(pronounced "A-len KEE-mah-KEE-zah")
"The times ahead are not going to be easy. These will be times of sacrifice. But we can be comforted in our faith in our Lord, that with him all things are possible but without him nothing is possible."
Lying to the east of Papua New Guinea, the Solomon Islands are a scattered double chain of islands, forming the third largest archipelago in the South Pacific. The land area totals more than 27,500 sq km (10,640 sq mi) spread over 1.35 million sq km (521,235 sq mi) of ocean. Volcanic action produced many of the islands, including the largest—Guadalcanal, Malaita, New Georgia, Santa Isabel, Makira, and Choiseul. Such seismic disturbance, including two submarine volcanoes in the Western Province, continues to the present day. There are also coral atolls of varied size. Altogether, the country consists of more than 900 islands, 347 of which are populated.
Population was estimated at 494,786 in 2002. Until the mid-1980s, Malaita was the most populated island. Since then, there has been considerable immigration to the capital, Honiara; Guadalcanal now boasts the largest number of residents. Though overall population density (16.6 per sq km) is one of the lowest in the Pacific, it is unevenly distributed, and the smaller eastern atolls are crowded. The annual growth rate of 2.9%, could aggravate the problem for the entire nation. More than 93% of Solomon Islanders are ethnically Melanesian. Slightly less than 4% are Polynesian. From 1955 to 1971, the ruling British government moved people from what were then the Gilbert Islands (now Kiribati) to ease overcrowding; there are some 4,000 Gilbertese presently living in the Solomons. The remainder of the population is of European or Chinese ancestry.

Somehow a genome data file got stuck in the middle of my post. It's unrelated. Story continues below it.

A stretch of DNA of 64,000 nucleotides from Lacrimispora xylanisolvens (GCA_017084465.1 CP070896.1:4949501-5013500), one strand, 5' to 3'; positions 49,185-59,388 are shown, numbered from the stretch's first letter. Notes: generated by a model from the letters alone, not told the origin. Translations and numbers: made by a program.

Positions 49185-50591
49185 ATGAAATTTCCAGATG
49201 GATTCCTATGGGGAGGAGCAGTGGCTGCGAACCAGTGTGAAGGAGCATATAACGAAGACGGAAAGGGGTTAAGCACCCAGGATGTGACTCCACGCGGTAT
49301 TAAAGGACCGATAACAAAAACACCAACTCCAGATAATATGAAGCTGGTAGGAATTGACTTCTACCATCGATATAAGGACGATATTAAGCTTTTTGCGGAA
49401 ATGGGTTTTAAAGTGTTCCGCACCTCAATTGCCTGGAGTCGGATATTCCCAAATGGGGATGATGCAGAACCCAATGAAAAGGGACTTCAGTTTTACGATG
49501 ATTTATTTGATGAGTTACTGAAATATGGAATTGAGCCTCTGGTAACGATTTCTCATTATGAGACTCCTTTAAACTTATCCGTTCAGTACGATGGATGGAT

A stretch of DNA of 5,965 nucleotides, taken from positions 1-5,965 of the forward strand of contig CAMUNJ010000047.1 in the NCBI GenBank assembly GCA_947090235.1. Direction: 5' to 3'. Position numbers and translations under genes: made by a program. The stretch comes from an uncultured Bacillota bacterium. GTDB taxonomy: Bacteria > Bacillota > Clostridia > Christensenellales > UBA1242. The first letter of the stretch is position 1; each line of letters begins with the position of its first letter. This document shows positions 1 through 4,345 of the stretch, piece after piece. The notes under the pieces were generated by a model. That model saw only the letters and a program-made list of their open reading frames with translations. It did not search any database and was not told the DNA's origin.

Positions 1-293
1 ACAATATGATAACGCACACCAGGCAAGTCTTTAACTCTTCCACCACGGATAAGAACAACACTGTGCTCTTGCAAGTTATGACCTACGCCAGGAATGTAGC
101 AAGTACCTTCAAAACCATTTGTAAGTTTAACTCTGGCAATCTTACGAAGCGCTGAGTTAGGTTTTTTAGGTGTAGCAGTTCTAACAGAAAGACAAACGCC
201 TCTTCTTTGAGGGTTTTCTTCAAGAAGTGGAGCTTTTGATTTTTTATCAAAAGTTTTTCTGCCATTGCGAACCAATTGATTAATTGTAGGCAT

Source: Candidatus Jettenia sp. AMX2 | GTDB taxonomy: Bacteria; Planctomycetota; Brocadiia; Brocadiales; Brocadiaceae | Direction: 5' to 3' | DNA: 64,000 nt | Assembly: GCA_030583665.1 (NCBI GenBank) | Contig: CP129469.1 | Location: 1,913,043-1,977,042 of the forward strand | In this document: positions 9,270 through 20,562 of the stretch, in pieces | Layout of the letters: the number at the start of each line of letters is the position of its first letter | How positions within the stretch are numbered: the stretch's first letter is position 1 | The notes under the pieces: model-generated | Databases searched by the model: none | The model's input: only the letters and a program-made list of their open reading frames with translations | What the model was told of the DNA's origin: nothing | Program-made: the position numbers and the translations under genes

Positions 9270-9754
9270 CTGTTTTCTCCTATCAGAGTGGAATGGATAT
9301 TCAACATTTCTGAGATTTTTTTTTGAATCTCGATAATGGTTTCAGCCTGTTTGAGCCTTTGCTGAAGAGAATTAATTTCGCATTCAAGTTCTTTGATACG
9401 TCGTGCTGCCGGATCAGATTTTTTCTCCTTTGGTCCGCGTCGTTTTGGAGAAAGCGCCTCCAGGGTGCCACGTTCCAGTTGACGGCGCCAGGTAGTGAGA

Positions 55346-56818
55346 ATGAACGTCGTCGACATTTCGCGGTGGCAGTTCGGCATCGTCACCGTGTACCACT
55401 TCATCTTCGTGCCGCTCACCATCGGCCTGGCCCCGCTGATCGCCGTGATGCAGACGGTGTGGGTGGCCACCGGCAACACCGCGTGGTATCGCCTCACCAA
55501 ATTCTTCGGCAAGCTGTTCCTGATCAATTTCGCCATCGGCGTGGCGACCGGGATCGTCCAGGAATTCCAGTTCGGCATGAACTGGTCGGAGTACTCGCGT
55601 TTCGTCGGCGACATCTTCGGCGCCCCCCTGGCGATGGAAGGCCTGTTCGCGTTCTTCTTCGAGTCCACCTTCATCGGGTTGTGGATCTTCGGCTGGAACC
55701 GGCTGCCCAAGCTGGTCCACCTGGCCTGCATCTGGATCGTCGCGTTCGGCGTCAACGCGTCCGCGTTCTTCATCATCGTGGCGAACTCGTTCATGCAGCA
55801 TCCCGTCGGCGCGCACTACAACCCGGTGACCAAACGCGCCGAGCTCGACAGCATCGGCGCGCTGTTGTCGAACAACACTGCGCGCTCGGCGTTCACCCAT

More than 90% of Islanders are Christian but speakers of the Kwaio language on Malaita still proudly identify themselves as "pagan." The Anglican Church of Melanesia claims the most members, and there is a substantial number of Catholics, Seventh-Day Adventists, Methodists (United Church), and followers of the South Seas Evangelical Church. More than 80 indigenous languages and dialects are spoken, most of them of the widespread Austronesian language stock. Although English is the official language, the Solomon Islands Pijin is the most widely understood.
Like many Pacific Island nations, the Solomon Islands are heavily dependent on foreign aid, with Japan being the largest donor. Government expenditures are regarded as excessive, and estimates of national debt range between US $170–200 million. Serious efforts have been made in recent years to bring financial well-being to the country. One encouraging sign is the Gold Ridge mine which completed its first year of full operations in 1999. Logging continues to be a problem. Carried out by foreign firms, levels of deforestation are not sustainable. The country continues to have a very poor record of providing services to the people; literacy and health statistics are among the worst in the Pacific. The official currency is the Solomon Islands dollar.
Kemakeza was born in 1951 on Savo Island. He attended religious primary schools and joined the Royal Solomons Islands Police force in 1972. He trained in policing in the United Kingdom and in Australia. In 1988 he had achieved the rank of Assistant Superintendent. He entered politics in 1989, running for Parliament from his native Savo as a member of the PAP, a seat he held until becoming prime minister in 2001.
Office of the Prime Minister